Ron Cook: Fleury is the answer, but when?

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He left the Penguins' locker room and the dinginess of Mellon Arena yesterday and headed out into the bright noontime sun, wearing a flannel shirt, baggy low-slung blue jeans and a Pirates' ball cap turned backward, looking very much like a younger, smaller, frailer version of another fairly well-known, goofy-kid Pittsburgh sports figure.

Now if Marc-Andre Fleury can just have the same impact as Big Ben ...

It doesn't have to be a Stanley Cup, at least not this year. A top-eight finish in the Eastern Conference would do nicely, thank you, especially considering the Penguins haven't sniffed the playoffs since about the time Fleury was putting the pedal to the metal into puberty. Yes, it has been a while. Now, Fleury gets the chance to get the new NHL season started right when he's the man in goal against the Philadelphia Flyers Thursday night at the old arena.

It's nice to think Fleury will be the man for the next 15 years.

That's why it was terrific yesterday to see Penguins coach Michel Therrien put an end to his mind games with Fleury, when he went ahead and named him as his opening-night starter. In some ways, it was a surprise announcement, because it came so early in the week and because of the mental pressure Therrien had been laying thick on Fleury. During the course of training camp, Fleury seemed to go from being the franchise's go-to goaltender to being Jocelyn Thibault's backup to being a struggling kid who lacked confidence, earned a public scolding from his boss, didn't appear capable of beating out somebody named Dany Sabourin and seemed headed back to the minors to being -- surprise, surprise -- The Guy again.

Truth is it had to be that way all along for the Penguins.

They will go only as far as Fleury takes them.

This season and beyond.

"We've got a lot of faith in this kid," Therrien was saying after practice. "We've got to show faith to this kid as long as he's performing."

There is that performance thing, isn't there?

Therrien made it clear midway through camp that he wasn't pleased with Fleury and that he expected much more from him. It's hard to say if that inspired Fleury or if it was the threat of starting another season in Wilkes-Barre. Something worked. Fleury didn't just play well in the final exhibition game at Buffalo Saturday night. Therrien said he has had 10 "solid" days of practice.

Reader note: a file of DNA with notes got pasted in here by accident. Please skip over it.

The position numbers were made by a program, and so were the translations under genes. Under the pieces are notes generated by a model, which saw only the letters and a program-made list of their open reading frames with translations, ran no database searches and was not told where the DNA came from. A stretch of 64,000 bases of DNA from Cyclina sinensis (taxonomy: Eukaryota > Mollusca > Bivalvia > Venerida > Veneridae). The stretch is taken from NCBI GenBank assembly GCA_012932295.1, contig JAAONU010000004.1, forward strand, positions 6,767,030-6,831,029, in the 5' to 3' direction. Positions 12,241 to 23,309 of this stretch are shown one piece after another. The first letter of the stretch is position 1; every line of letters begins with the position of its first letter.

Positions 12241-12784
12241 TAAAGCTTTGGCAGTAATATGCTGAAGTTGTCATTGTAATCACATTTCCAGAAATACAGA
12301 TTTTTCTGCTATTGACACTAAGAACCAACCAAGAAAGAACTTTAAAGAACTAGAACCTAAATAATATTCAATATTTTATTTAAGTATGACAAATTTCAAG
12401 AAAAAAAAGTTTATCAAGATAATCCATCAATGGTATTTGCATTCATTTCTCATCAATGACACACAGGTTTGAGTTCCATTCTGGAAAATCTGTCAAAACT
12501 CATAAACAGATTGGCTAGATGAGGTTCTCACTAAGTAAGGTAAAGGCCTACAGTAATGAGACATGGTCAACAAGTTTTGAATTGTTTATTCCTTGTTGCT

"You could tell he's focused," the coach said.

Fleury, for his part, doesn't seem quite sure what to make of Therrien or his tactics, but he clearly was thrilled at the way things went yesterday. He got his information in bits and pieces. From the media, he learned the Penguins were going with three goaltenders -- at least for now -- and that he wasn't making a return trip to the minors. "It's a relief. I'll sleep better at night, I guess," he said. Moments later, he was fetched into Therrien's office and found out the really good news -- that he was going to play against the Flyers. "I'm really happy," he said. "I'm probably more relaxed a little bit. I can just go out and play."

By this time, Therrien had made a sharp left turn and moved to Phase II of his Fleury treatment. Now, he was trying to ease the pressure on his young goaltender and massage his ego, just in case it had been bruised. It made some sense.

As much as Fleury has to play huge for the Penguins to be a playoff contender, he's going to need help. The team should score more goals, especially with Sidney Crosby a year wiser and Evgeni Malkin expected to join the lineup early in the season. But the defense still needs some serious tightening. The Penguins allowed 2,723 shots last season -- fourth-most in the NHL -- and had the worst goals-against average, 3.73.

"He's only 21," Therrien said of Fleury. "We always like for things to happen quickly. That's normal. For him, too. But we have to be patient with this kid."

Fleury doesn't have to pitch a shutout against the Flyers to save his job. Goaltenders sometimes take longer to develop because of the pressures they face.

But Fleury is not your typical young goaltender. For one thing, he was the first overall pick of the 2003 draft. For another, he played 50 games for the Penguins last season and 21 for them the season before that, 2003-04. He frequently showed signs of brilliance. Too often, though, he gave up bad goals or too many goals.

Twenty-one or not, it's time for a lot more consistency.

Time for Fleury to show he really is The Guy.

You know, the way Carolina's Cam Ward did in the spring when, at 22, he led the Hurricanes to the Stanley Cup and won the Conn Smythe Trophy.

"Not many guys that young can do it, but it's possible," Fleury said, bringing up Ward's name.

"I know I have lots of hockey left. But I don't want to be 26 before it starts getting good. I want to have an impact sooner than that."

It's nice to think it will happen by the time Fleury is 22.

His birthday is Nov. 28.



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